presented at the next RRM-Group meeting. The federations present at this RRM-Group
meeting informed that they do not have access to these data, since the producers of
ethanol supply ethanol directly to different end-users.
The Nova-Institute analysis on bio-based economy, September 2015, “Global
bioeconomy in the conflict between biomass supply and demand” was presented and
addressed the following two questions: How much biomass can be sustainably
produced globally in 2050? How much of the demand for food, feed, materials,
bioenergy and biofuels can be met by this supply? This analysis analyzed different
scenarios including the situation in 2011 in comparison to a scenario for 2050based on
Low biomass supply, business as usual, medium expectations and high expectations of
growth in this area. The results of the EU-BioTIC-Project study on the “Material use of
starch and sugar in Europe in 2013” and the “Material use of plant oil in Europe 2013”,
also prepared by the Nova-Institute, was presented in detail taking into account the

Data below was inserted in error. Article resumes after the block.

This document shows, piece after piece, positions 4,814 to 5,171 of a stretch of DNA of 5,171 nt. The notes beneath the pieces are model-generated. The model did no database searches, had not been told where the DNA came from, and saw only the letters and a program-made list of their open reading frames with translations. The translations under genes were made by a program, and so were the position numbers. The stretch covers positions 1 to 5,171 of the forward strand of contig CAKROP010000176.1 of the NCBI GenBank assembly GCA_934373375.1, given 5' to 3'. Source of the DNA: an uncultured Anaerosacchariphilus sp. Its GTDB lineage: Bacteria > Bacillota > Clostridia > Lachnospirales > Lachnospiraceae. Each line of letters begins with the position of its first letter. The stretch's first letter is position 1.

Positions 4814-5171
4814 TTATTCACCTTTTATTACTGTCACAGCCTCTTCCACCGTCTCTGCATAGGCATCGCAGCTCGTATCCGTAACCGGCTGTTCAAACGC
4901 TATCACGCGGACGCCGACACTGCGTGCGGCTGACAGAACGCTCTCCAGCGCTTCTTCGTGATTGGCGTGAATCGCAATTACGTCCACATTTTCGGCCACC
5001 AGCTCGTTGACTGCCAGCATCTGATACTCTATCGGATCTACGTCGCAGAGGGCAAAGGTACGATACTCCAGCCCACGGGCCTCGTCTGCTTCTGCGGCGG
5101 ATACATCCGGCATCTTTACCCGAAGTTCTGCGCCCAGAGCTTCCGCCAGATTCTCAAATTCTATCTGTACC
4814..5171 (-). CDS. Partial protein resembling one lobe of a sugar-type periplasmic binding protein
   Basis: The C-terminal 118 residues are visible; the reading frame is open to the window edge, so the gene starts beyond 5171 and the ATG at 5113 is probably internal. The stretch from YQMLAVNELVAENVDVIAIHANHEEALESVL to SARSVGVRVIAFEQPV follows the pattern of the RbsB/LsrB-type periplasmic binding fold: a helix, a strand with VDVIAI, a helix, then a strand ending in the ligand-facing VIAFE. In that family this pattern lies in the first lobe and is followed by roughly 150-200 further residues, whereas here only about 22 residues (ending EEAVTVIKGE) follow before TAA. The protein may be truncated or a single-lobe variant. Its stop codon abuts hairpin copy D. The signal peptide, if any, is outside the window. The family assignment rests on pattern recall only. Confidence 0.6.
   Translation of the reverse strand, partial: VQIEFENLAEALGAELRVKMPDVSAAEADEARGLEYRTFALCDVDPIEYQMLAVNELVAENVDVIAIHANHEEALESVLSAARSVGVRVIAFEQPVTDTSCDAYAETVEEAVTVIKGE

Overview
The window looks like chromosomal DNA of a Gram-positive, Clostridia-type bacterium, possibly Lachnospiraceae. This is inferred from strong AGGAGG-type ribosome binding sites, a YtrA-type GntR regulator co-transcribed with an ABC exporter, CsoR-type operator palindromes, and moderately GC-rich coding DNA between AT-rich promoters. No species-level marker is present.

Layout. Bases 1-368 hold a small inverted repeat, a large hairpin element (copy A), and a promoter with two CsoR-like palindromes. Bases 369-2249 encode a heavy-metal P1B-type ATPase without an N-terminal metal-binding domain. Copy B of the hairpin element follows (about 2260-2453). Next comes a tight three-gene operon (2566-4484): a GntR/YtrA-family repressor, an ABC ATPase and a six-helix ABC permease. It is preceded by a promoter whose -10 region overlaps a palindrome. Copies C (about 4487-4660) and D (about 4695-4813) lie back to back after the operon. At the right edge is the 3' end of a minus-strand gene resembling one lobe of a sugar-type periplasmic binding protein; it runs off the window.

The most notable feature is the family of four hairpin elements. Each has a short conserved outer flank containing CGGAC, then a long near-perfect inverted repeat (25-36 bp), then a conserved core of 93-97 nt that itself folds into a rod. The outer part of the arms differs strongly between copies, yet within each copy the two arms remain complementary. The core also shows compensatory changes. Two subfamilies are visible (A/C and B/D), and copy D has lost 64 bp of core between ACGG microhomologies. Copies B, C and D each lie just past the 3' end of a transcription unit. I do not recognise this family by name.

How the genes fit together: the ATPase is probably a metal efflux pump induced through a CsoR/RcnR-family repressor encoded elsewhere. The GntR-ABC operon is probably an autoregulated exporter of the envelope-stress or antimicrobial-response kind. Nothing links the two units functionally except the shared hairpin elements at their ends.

different data sources including, e.g., Fediol, EU-Starch Federation, Cefic and ERRMA.
Further contribution on data of biomass supply and demand and its use for energy,
fuels and organic chemicals in Europe was presented by the EU-S2Biom-Project. The
data and the methodological approaches for biomass policies were described for EUand National level.
2. EU-Bioeconomy Observatory: JRC Study of the Bio-based Industries;
preliminary results
The objectives of this survey were:
- Analysis of the business activity in the EU bio-based industries, including product
types, production trends, sales, investment, economics, R&D, employment as well
as biomass feedstock use and its origin.
- Identify the main drivers and barriers and benchmark EU bio-based industry against
the bio-based industries in key competitor regions.
- Consultation to experts to fine-tune a list of relevant products (> 50)
- Definition and identification of the target population (EU companies).